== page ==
100 Words Almost Everyone Confuses and Misuses [EPUB]

100 Words Almost Everyone Confuses and Misuses [EPUB]
100 Words Almost Everyone Confuses and Misuses by Editors of the American Heritage Dictionaries
2016 | EPUB | 1.08MB

The 100 Words series continues to set the standard for measuring and improving vocabulary, with a new title focusing on words that are best known for getting people into linguistic trouble. 100 Words Almost Everyone Confuses and Misuses is the perfect book for anyone seeking clear and sensible guidance on avoiding the recognized pitfalls of the English language.

Each word on the list is accompanied by a concise and authoritative usage note based on the renowned usage program of the American Heritage Dictionaries. These notes discuss why a particular usage has been criticized and explain the rules and conventions that determine what’s right, what’s wrong, and what falls in between. Troublesome pairs such as affect / effect, blatant / flagrant, and disinterested / uninterested are disentangled, as are vexing sound-alikes such as discrete / discreet and principal / principle. Other notes tackle such classic irritants as hopefully, impact, and aggravate, as well as problematic words like peruse and presently.

A great graduation gift or stocking stuffer for anyone who cares about language, 100 Words Almost Everyone Confuses and Misuses is guaranteed to help keep writers and speakers on the up-and-up!

We Modern People: Science Fiction and the Making of Russian Modernity [EPUB]

We Modern People: Science Fiction and the Making of Russian Modernity [EPUB]
We Modern People: Science Fiction and the Making of Russian Modernity by Anindita Banerjee
2013 | EPUB | 1.51MB

Science fiction emerged in Russia considerably earlier than its English version and instantly became the hallmark of Russian modernity. We Modern People investigates why science fiction appeared here, on the margins of Europe, before the genre had even been named, and what it meant for people who lived under conditions that Leon Trotsky famously described as “combined and uneven development.” Russian science fiction was embraced not only in literary circles and popular culture, but also by scientists, engineers, philosophers, and political visionaries.

Anindita Banerjee explores the handful of well-known early practitioners, such as Briusov, Bogdanov, and Zamyatin, within a much larger continuum of new archival material comprised of journalism, scientific papers, popular science texts, advertisements, and independent manifestos on social transformation. In documenting the unusual relationship between Russian science fiction and Russian modernity, this book offers a new critical perspective on the relationship between science, technology, the fictional imagination, and the consciousness of being modern.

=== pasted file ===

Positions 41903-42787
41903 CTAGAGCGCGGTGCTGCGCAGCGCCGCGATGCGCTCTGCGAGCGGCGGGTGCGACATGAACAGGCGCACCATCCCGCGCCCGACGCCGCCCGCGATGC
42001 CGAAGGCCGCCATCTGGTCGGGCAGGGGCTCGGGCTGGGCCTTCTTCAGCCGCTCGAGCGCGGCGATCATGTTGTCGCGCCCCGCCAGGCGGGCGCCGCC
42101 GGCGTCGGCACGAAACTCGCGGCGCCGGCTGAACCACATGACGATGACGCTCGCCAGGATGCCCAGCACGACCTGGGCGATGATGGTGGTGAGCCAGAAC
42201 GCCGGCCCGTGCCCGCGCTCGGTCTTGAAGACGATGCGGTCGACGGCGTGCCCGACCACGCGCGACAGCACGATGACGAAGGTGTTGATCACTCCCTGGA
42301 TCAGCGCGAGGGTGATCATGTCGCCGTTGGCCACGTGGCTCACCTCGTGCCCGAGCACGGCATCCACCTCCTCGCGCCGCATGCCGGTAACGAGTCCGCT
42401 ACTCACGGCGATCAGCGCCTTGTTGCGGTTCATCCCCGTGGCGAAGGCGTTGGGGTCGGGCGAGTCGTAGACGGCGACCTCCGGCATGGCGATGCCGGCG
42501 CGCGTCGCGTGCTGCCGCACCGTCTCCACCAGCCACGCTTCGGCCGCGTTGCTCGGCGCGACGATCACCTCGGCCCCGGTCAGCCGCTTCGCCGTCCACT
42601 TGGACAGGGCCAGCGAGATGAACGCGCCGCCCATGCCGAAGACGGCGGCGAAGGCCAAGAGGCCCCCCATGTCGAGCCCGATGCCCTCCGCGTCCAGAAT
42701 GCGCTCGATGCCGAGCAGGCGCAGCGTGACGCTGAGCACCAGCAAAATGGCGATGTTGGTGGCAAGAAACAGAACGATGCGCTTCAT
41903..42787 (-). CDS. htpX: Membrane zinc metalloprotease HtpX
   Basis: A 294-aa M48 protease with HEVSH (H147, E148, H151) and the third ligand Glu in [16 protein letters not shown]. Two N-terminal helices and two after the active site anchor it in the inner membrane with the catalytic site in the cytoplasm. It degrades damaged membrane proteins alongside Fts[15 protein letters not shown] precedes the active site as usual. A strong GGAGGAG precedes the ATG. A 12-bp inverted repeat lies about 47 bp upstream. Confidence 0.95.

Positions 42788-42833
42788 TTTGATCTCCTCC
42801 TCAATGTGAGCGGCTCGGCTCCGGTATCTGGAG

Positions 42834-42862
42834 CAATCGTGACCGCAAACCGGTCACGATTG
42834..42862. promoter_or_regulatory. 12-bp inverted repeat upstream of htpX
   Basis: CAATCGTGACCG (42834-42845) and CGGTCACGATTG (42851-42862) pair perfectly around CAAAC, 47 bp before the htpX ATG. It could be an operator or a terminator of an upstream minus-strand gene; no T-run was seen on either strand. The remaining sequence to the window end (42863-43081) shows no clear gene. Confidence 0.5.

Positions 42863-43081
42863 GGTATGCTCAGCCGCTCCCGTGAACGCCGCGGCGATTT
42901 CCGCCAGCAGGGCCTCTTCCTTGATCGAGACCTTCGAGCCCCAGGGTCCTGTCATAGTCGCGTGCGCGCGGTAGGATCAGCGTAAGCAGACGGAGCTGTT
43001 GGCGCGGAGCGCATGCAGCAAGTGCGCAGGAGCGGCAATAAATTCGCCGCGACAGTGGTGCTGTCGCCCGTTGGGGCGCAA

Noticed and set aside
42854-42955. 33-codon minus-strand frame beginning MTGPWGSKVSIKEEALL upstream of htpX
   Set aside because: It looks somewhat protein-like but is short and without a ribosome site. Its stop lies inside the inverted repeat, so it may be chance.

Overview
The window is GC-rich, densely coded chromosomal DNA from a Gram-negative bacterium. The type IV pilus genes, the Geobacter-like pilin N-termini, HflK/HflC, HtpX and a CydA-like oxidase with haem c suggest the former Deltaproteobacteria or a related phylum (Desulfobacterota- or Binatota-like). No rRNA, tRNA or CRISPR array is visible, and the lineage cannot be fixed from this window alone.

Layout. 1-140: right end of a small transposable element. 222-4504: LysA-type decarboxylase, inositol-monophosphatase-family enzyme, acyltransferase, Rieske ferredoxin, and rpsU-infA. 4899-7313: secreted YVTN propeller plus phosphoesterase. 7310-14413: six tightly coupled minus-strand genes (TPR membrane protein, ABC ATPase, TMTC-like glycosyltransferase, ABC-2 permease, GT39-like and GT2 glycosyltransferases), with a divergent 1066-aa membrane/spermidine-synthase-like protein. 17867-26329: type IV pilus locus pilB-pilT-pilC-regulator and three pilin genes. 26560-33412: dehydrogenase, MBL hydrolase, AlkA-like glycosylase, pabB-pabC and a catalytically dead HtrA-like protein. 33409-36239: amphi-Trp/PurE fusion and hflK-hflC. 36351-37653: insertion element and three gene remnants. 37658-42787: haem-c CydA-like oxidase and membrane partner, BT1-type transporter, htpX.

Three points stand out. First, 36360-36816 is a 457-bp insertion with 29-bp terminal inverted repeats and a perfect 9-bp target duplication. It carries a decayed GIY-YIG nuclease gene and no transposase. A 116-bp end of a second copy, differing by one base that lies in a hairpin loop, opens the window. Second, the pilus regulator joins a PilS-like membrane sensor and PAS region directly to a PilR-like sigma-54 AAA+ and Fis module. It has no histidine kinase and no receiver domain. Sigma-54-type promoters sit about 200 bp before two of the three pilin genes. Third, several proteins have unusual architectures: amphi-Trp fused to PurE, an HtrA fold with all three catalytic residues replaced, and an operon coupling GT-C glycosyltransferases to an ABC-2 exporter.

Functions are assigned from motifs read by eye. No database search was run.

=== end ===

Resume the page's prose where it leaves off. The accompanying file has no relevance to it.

Scratch: Writers, Money, and the Art of Making a Living [EPUB]

Scratch: Writers, Money, and the Art of Making a Living [EPUB]
Scratch: Writers, Money, and the Art of Making a Living edited by Manjula Martin
2017 | EPUB | 2.25MB

A collection of essays from today’s most acclaimed authors—from Cheryl Strayed to Roxane Gay to Jennifer Weiner, Alexander Chee, Nick Hornby, and Jonathan Franzen—on the realities of making a living in the writing world.

In the literary world, the debate around writing and commerce often begs us to take sides: either writers should be paid for everything they do or writers should just pay their dues and count themselves lucky to be published. You should never quit your day job, but your ultimate goal should be to quit your day job. It’s an endless, confusing, and often controversial conversation that, despite our bare-it-all culture, still remains taboo. In Scratch, Manjula Martin has gathered interviews and essays from established and rising authors to confront the age-old question: how do creative people make money?

As contributors including Jonathan Franzen, Cheryl Strayed, Roxane Gay, Nick Hornby, Susan Orlean, Alexander Chee, Daniel Jose Older, Jennifer Weiner, and Yiyun Li candidly and emotionally discuss money, MFA programs, teaching fellowships, finally getting published, and what success really means to them, Scratch honestly addresses the tensions between writing and money, work and life, literature and commerce. The result is an entertaining and inspiring book that helps readers and writers understand what it’s really like to make art in a world that runs on money—and why it matters. Essential reading for aspiring and experienced writers, and for anyone interested in the future of literature, Scratch is the perfect bookshelf companion to On Writing, Never Can Say Goodbye, and MFA vs. NYC.

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